Figure 6
Neurotransmitter assessment. (A) In the hippocampus, the MDMA-treated group had depletions in 5-HT and 5-HIAA. *p < .0001. (B) In prefrontal cortex, the MDMA-treated animals had depleted 5-HT and 5-HIAA. *p < .0001, †p < ...


The major new finding within this set of experiments was that MDMA-treated animals committed more errors in the CWM than control subjects. Cincinnati water maze requires a path integration strategy for finding the goal, as opposed to the MWM, where an animal relies on the use of spatial cues to navigate through its environment (Morris et al 1982). Path integration involves the use of both allothetic (external) and idiothetic (internal) cues (Whishaw et al 2001). Idiothetic cues may be visual, vestibular, or proprioceptive, and they can be used by an animal for guidance during movement (Etienne and Jeffery 2004). In the CWM paradigm, we eliminated as many allothetic cues as possible by testing the animals under red light to differentiate the path integration learning strategy from that used in MWM that relies on distal cues. Brain regions used in path integration both overlap and are distinct from those used in spatial navigation. The prefrontal cortex is implicated in controlling behaviors that need to be performed sequentially, as would be the case in the CWM (Dalley et al 2004). Additionally, the fimbria-fornix has been shown to be important for exploration and foraging behavior, where an animal must remember a path to a food source then get home again (Whishaw et al 2001). The posterior parietal and retrosplenial cortices are other areas that have been shown to be involved in path integration behavior (Cooper and Mizumori 2001). The hippocampus may play a part in integrating the spatial components of an idiothetic task (Etienne and Jeffery 2004). However, at least one study has shown that hippocampally lesioned rats can perform a homing-type path integration task, indicating that the hippocampus may not be essential for this form of learning (Alyan and McNaughton 1999). Hence, most of the evidence points to cortical areas as primarily mediating path integration.

In previous experiments, we demonstrated that a 1-day, fourdose regimen of fenfluramine produces a significant increase in errors committed in the last 3 days of CWM testing, while MWM performance is spared (Williams et al 2002; Skelton et al 2004). Importantly, this deficit in the CWM was apparent regardless of whether MWM testing preceded or followed CWM testing, suggesting that times from the dose and test order were not the important factors in the CWM deficits. The current set of experiments with MDMA resulted in the same learning decrements in the CWM; however, unlike FEN, MDMA produced long-term deficits in reference memory in the MWM on probe trials. Fenfluramine is an amphetamine derivative that causes 5-HT release and inhibits reuptake, as does MDMA. It is unlikely the decreases in 5-HT alone account for the learning deficits produced by FEN, since corticosterone (CORT) and perhaps dopamine are also affected and may be important in the learning deficits (Skelton et al 2004). In our current study, it was not feasible to measure CORT in such a way that we could understand the interplay between hormone release and learning deficits caused by MDMA without disrupting the learning tests. Certainly, both drugs deplete 5-HT, but how that depletion along with CORT release might impair learning requires further investigation. A role for CORT in the present study seems possible, however, and might be a key to understanding our similar results in CWM testing with both FEN and MDMA. This is apparent since others have found that MDMA increases CORT levels for at least 18 hours after drug administration in adult animals (Nash et al 1988) and FEN also produced lasting increases in CORT. Moreover, blockade of the CORT increase in FEN-treated animals alleviated the CWM deficits; this should be examined for the MDMA effects in future experiments.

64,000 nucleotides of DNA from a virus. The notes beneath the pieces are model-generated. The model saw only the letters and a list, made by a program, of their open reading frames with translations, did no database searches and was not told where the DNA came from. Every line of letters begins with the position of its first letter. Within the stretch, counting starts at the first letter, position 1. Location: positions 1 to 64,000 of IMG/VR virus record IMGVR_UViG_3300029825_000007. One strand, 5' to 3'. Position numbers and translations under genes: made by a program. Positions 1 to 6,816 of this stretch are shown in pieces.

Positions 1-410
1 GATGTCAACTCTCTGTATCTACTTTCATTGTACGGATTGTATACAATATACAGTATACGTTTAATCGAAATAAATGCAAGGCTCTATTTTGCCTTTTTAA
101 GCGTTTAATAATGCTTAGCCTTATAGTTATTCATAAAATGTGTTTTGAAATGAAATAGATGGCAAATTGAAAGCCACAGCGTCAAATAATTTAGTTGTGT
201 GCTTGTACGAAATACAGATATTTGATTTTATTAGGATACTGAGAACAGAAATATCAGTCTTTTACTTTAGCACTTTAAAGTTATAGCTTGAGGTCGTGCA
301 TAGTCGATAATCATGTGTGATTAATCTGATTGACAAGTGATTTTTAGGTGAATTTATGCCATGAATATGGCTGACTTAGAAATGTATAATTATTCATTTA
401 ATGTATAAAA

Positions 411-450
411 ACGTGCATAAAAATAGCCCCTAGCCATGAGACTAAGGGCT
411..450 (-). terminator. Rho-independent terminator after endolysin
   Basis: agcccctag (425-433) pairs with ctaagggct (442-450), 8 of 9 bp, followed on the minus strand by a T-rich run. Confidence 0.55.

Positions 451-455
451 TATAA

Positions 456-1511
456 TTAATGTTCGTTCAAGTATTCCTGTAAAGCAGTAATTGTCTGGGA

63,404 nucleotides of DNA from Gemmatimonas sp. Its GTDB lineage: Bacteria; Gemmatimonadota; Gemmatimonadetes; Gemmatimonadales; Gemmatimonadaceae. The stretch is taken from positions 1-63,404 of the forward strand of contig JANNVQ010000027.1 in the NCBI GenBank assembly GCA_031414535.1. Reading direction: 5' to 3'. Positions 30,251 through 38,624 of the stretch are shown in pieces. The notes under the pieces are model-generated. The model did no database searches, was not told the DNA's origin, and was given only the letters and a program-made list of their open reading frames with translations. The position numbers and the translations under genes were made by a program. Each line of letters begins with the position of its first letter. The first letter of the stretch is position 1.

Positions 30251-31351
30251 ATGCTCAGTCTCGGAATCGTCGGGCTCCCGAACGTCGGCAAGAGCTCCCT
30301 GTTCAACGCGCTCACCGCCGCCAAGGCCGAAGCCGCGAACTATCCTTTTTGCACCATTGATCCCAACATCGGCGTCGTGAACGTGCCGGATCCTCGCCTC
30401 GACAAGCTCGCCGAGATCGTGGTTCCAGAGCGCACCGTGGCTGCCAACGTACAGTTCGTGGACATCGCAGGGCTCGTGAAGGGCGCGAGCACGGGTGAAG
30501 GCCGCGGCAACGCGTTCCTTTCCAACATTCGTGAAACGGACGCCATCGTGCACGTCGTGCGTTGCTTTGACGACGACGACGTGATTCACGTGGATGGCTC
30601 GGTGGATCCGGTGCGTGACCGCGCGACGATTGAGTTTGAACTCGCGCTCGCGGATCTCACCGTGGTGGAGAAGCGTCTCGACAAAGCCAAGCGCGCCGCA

The MWM testing performed here did not bring to light any spatial deficits during acquisition or reversal learning trials between MDMA- and saline-treated rats, much like the previously mentioned FEN studies (Skelton et al 2004; Williams et al 2002). We were, however, able to replicate the MDMA-induced probe trial deficits seen by Sprague et al (2003), despite the use of a different MWM procedure. This was found even 2 and 3 weeks after drug administration. Sprague et al (2003) trained their animals over a period of 3 days, with two blocks of four trials each day. After training on the third day, the animals were given a 60-second probe trial with the platform removed. During the probe trial, the time that each animal spent in each quadrant of the maze was measured and then a proximity score was generated. The MDMA-treated animals had a higher proximity score, indicating a greater distance from the original platform position, similar to our average distance parameter used in this study. In contrast, our training was done over 5 days, with one four-trial block administered each day. On the sixth day, the animals were given a 30-second probe trial with the platform removed. For both the acquisition and reversal phases of testing, MDMA animals had a less accurate first bearing and maintained a further distance from the platform location on probe trials. Our results verify the Sprague et al (2003) finding and extend the period of time after drug administration that the deficits are apparent.